Perhaps in response to ongoing criticism, the CRA is putting on a happy face. In it’s Report on the Canada Revenue Agency’s 2016 Serving You Better consultations with small and medium businesses, the CRA attempts to portray the agency as friendly, helpful and transparent when it comes to audits, collections and appeals. After all, they’re from the government and they’re here to help you, right?

In a statement published on the report’s website, The Honourable Diane Lebouthillier, Minister of National Revenue, speaks about the agency’s efforts to consult with small business interests to learn how the CRA can do more. “In response to the more than 1,500 comments and suggestions heard throughout the consultations, the CRA has developed a report and action plan that outlines clear and achievable deliverables to improve services for small and medium businesses from now through 2019,” Minister Lebouthillier says.

Perhaps you’d like to invite a CRA Liaison Officer to visit your business, just to check things over

Want to invite the CRA into your business?
The CRA’s 2017-2019 Action plan contains over 50 action items to improve services for businesses. Included in the top ten are: CRA security codes via email, the ability to issues employee T4’s electronically, helpful how-to videos, and the ability to create filing and balancing confirmation letters online. Best of all, you can request a visit to your business by a ‘Liaison Officer’!

The consultation process has continued through 2018 in partnership with the Canadian Chamber of Commerce and the Chartered Professional Accountants of Canada (CPA Canada). There’s probably still time to get involved, if you are interested. “The Canada Revenue Agency (CRA) is inviting small and medium business owners and accountants to participate in face-to-face sessions with CRA senior officials in cities across Canada. Register for a Serving You Better session now! Or perhaps online participation is more to your liking. “If you can’t attend in person or want to give your feedback right away, you can share your feedback online.”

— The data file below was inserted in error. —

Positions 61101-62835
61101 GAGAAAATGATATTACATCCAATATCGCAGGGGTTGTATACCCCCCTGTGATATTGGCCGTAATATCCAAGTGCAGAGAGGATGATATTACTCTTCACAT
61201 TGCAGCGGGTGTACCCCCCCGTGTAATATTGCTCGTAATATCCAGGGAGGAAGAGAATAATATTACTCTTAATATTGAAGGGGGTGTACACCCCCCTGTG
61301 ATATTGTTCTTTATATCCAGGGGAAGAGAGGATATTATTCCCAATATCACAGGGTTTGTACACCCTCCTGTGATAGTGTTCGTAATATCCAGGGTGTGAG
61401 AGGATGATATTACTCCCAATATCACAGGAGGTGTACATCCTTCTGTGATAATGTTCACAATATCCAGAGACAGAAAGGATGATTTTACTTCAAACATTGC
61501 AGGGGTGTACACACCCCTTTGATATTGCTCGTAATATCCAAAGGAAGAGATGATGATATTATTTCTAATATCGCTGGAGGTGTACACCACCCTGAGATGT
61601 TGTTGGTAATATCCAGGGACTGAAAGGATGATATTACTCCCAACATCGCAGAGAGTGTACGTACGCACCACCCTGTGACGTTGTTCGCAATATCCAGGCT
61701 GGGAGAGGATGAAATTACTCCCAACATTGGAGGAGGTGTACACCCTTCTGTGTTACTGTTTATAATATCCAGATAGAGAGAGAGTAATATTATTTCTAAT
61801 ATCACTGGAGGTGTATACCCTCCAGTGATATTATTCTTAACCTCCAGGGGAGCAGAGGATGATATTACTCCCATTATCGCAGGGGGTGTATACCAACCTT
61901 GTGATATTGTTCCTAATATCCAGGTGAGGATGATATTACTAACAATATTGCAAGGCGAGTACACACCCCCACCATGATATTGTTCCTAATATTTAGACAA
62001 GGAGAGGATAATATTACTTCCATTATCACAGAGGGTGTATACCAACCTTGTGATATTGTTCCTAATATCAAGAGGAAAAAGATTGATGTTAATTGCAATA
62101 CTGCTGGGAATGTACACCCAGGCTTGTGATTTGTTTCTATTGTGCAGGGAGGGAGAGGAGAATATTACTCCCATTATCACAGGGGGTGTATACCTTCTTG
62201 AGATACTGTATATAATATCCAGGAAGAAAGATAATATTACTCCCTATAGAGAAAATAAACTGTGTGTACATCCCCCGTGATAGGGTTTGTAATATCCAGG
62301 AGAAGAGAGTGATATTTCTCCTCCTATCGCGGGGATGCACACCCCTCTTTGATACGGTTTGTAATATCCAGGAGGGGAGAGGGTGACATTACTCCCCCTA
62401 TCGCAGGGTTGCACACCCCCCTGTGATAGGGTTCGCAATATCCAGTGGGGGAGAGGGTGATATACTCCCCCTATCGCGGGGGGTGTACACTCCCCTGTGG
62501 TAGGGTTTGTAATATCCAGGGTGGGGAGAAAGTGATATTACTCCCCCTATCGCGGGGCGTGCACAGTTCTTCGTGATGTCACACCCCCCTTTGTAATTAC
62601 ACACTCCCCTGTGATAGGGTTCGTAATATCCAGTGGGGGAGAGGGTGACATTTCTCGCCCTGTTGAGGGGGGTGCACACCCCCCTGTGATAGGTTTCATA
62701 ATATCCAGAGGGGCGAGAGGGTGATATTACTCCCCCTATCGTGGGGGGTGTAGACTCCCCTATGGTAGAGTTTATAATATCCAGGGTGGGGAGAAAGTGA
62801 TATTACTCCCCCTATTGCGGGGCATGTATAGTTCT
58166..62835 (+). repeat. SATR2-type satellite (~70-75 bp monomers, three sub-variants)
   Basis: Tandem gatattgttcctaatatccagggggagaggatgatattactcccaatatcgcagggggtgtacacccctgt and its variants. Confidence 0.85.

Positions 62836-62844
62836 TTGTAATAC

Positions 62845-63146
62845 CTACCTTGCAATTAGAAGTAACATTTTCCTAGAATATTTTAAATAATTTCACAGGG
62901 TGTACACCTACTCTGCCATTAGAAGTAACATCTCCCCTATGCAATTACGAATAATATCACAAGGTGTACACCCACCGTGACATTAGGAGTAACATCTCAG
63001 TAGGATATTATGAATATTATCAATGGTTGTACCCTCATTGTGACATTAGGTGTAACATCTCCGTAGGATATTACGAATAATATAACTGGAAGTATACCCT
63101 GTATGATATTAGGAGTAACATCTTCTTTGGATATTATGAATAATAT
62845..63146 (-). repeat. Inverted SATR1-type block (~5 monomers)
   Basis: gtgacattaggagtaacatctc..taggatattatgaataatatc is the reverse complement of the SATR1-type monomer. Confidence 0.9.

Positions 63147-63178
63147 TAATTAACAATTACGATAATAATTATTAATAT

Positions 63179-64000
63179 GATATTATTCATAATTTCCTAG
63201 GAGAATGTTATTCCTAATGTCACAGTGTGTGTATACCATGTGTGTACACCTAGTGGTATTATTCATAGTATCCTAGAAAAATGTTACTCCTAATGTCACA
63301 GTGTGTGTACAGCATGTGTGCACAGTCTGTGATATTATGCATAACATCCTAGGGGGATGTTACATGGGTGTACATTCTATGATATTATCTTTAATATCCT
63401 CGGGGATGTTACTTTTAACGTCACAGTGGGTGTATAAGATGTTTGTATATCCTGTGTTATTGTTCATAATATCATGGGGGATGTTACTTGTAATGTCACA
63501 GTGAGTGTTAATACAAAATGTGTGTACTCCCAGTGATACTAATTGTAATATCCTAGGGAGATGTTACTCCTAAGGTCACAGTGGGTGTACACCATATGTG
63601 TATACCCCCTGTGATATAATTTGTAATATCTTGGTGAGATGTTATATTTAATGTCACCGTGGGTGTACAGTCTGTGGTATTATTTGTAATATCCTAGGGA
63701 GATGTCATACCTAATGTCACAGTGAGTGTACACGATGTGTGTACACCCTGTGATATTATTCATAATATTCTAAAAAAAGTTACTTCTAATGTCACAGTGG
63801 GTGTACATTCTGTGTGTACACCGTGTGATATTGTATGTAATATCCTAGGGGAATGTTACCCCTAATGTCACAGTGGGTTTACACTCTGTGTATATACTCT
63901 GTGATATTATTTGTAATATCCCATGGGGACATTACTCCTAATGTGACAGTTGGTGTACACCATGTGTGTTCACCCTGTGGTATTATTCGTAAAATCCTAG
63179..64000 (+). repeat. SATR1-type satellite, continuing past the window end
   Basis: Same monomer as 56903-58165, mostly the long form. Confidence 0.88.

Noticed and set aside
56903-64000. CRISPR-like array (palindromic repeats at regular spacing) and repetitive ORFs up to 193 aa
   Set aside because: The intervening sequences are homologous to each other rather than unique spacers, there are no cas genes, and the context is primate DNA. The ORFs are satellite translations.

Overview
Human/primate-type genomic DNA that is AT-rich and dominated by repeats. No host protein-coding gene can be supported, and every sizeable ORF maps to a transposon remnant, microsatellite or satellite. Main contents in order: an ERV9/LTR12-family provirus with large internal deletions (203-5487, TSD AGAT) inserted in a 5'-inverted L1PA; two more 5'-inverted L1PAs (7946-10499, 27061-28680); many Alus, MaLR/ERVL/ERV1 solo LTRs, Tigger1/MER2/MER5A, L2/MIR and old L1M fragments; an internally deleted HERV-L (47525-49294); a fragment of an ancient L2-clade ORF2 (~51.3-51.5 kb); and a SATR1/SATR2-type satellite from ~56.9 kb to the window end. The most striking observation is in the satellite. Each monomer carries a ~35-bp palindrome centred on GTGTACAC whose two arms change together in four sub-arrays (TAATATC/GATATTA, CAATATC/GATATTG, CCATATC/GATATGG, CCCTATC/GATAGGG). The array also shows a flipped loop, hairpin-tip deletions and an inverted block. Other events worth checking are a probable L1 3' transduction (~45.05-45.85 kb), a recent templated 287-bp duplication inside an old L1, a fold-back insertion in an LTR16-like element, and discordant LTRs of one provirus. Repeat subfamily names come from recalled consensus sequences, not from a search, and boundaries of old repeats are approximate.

New CRA funding goes to more intensive auditing
Sounds friendly and inviting, doesn’t it! Yet the Globe and Mail claims that, “since the Liberals came to power, most new CRA funding has not gone to client services, employee training or dispute resolution but to auditing and enforcement. And the government expects a big return on that investment, putting pressure on investigators, auditors and collectors to hunt for hidden income and boost tax revenues,” an objective said to be five dollars in tax revenue for every one dollar of new auditing funding.

That’s a return on investment that should have business owners quaking in their boots.

Got feedback? Make your opinion count by using the comment section below,
or by sending an email to:
JBleasby@canadiancontractor.ca

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1 Comment » for “We’re from the government and we’re here to help!”
  1. Norm says:

    One thing you never hear about, and if you ask your auditor they deny, but auditors get a commission on your audit. They have a financial incentive to be malicious and the courts refuse to call them malicious …. they are crooks …